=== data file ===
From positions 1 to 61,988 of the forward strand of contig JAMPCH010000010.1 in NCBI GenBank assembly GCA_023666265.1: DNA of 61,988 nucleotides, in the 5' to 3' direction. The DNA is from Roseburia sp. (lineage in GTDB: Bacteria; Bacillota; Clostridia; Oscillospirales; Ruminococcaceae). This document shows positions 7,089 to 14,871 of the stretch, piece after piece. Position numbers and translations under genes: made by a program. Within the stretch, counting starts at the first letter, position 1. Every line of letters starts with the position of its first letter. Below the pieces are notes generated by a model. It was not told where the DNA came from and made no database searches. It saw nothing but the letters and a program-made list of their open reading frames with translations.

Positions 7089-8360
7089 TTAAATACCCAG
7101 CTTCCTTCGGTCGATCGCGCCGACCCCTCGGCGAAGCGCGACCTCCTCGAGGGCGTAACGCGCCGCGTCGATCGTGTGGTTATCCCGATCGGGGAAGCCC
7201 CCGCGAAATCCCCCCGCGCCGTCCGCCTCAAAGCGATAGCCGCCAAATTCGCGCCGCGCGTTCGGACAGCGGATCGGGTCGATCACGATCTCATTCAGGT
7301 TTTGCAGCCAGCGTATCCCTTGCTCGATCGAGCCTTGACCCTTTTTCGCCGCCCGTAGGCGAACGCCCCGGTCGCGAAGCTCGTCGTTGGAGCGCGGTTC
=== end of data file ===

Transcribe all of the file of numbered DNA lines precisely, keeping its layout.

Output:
From positions 1 to 61,988 of the forward strand of contig JAMPCH010000010.1 in NCBI GenBank assembly GCA_023666265.1: DNA of 61,988 nucleotides, in the 5' to 3' direction. The DNA is from Roseburia sp. (lineage in GTDB: Bacteria; Bacillota; Clostridia; Oscillospirales; Ruminococcaceae). This document shows positions 7,089 to 14,871 of the stretch, piece after piece. Position numbers and translations under genes: made by a program. Within the stretch, counting starts at the first letter, position 1. Every line of letters starts with the position of its first letter. Below the pieces are notes generated by a model. It was not told where the DNA came from and made no database searches. It saw nothing but the letters and a program-made list of their open reading frames with translations.

Positions 7089-8360
7089 TTAAATACCCAG
7101 CTTCCTTCGGTCGATCGCGCCGACCCCTCGGCGAAGCGCGACCTCCTCGAGGGCGTAACGCGCCGCGTCGATCGTGTGGTTATCCCGATCGGGGAAGCCC
7201 CCGCGAAATCCCCCCGCGCCGTCCGCCTCAAAGCGATAGCCGCCAAATTCGCGCCGCGCGTTCGGACAGCGGATCGGGTCGATCACGATCTCATTCAGGT
7301 TTTGCAGCCAGCGTATCCCTTGCTCGATCGAGCCTTGACCCTTTTTCGCCGCCCGTAGGCGAACGCCCCGGTCGCGAAGCTCGTCGTTGGAGCGCGGTTC